A wonderful, moving animated video at the The Guardian’s website depicts what the hunger strike is like for detained Guantanamo Bay prisoners. It is based on the narratives of five released Gitmo prisoners who participated in the strikes and how they were brutalized by the Americans there.
Someday, we’ll look back at this era in American history and feel shame and regret for not doing more for the innocent men still being detained despite being cleared for release.
The South American country of Uruguay has legalized gay marriage through its Chamber of Deputies. Good to see a country mature enough to do it through legislation and not have to wait until the court system informs the public what the phrase “equal rights” actually means (looking at you America). And the good news for Americans is the legislation states “gay and lesbian foreigners will now be allowed to come to Uruguay to marry, just as heterosexual couples can.” So, if the Supreme Court doesn’t have the guts to legalize gay marriage in the United States when they release their decision, there is always Uruguay! (Or Canada, Argentina, Denmark, etc.)
Guantanamo Hunger Strikes Worsen, Free People Being Mistreated
We have to continue asking: why is Guantanamo still open? In a story getting little to no press in the U.S., hunger strikes of prisoners at the base have worsened as the inmates continue to protest their treatment and possible desecration of the Koran by guards. The truly awful part of this: most of the prisoners have been granted their release but are still there. As reported in the Guardian, 86 prisoners have been granted their release out of a total population of 166. Guantanamo has now long been a disgrace to human rights and Obama’s broken promise of closing the base will continue to worsen America’s standing with the rest of the world everyday it stays open and abuse continues of those inside for reasons now beyond comprehension.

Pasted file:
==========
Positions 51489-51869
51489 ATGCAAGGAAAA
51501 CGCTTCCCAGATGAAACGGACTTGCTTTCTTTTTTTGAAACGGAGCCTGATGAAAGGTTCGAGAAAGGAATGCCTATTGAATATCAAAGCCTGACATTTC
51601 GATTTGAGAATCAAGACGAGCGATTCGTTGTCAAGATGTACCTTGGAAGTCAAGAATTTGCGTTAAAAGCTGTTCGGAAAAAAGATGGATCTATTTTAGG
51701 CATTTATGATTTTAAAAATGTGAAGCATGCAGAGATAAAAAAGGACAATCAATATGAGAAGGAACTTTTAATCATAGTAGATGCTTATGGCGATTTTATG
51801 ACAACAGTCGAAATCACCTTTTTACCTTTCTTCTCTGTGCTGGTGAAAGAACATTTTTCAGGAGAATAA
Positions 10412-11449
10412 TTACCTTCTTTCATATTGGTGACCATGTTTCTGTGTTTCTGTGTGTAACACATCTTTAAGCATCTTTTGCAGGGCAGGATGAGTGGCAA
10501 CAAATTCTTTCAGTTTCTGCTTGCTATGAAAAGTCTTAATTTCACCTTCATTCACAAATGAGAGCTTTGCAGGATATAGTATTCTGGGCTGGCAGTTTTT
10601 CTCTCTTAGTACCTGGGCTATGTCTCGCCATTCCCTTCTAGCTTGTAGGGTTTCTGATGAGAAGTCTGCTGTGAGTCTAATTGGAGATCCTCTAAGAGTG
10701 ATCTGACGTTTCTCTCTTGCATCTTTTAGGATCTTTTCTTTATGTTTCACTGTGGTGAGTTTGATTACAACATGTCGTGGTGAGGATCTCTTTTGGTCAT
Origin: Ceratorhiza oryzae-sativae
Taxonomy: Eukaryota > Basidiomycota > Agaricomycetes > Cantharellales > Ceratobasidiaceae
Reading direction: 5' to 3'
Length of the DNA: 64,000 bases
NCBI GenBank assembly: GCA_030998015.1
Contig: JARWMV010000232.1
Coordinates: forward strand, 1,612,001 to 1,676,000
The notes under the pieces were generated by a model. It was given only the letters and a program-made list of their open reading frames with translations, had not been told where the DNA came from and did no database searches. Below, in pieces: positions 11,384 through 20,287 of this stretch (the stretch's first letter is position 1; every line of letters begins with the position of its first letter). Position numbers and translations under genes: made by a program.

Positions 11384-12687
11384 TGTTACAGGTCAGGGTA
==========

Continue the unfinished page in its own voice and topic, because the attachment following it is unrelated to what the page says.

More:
Mexico Drug Killings Down 14%! (Note: No Reason For Celebration)
The first four months of President Nieto’s administration have been apparently better then the same four month period last year during Calderon’s term. The killings due to drug violence have dropped to 4,249 from 4,934. Impressive! Just one problem: the “official” count seems to be a little lower than what the actual numbers probably are. From the article:
Bloody clashes are still common in Mexico and it can be impossible to know how many people died because drug traffickers take their dead away before authorities reach the scene.
In the border city of Reynosa there were at least four major shootouts between rival drug gangs in March. One of the clashes lasted several hours. People reported dozens of dead on social networks and at least 12 were corroborated by witnesses. The official account only listed two dead.
It might be a reason to celebrate a decrease in violence. Then again, there’s a good chance the “official” decrease is a sham and things could be even worse. Who really knows?
The U.S. Government Lied About Drone Attacks (with proof!)
The U.S. government, whether under Bush or Obama, has stated drone attacks were specifically and, more importantly, legally directed at members of Al Qaeda and its allies who were imminent threats to America and were plotting action against us. In other words, it’s self defense only. Not true according to this article from McClatchy that examined classified documents from both administrations. One small piece of info from the long report:
While U.S. officials say the Taliban Movement of Pakistan works closely with al Qaida, its goal is to topple the Pakistani government through suicide bombings, assaults and assassinations, not attacking the United States. The group wasn’t founded until 2007, and some of the strikes in the U.S. intelligence reports occurred before the administration designated it a terrorist organization in September 2010.
This is getting into a very murky legal area if the U.S. is killing members of groups that are not in any way a threat to the U.S. It is an obvious violation of international law (along with pretty much the entire drone policy) but it brings up the question of what happens when other countries develop the technology and begin using it according to the same legal (a.k.a. not-really-legal) definitions? Could we justifiably take action against Iran if they used drone attacks against Israeli assets because they viewed them as an imminent threat? What about North Korea using it against what they view as a threat?
When little evidence is needed to justify what is a threat (as is the case with the drone attacks), how will we be able to say that is not right when the policy spreads?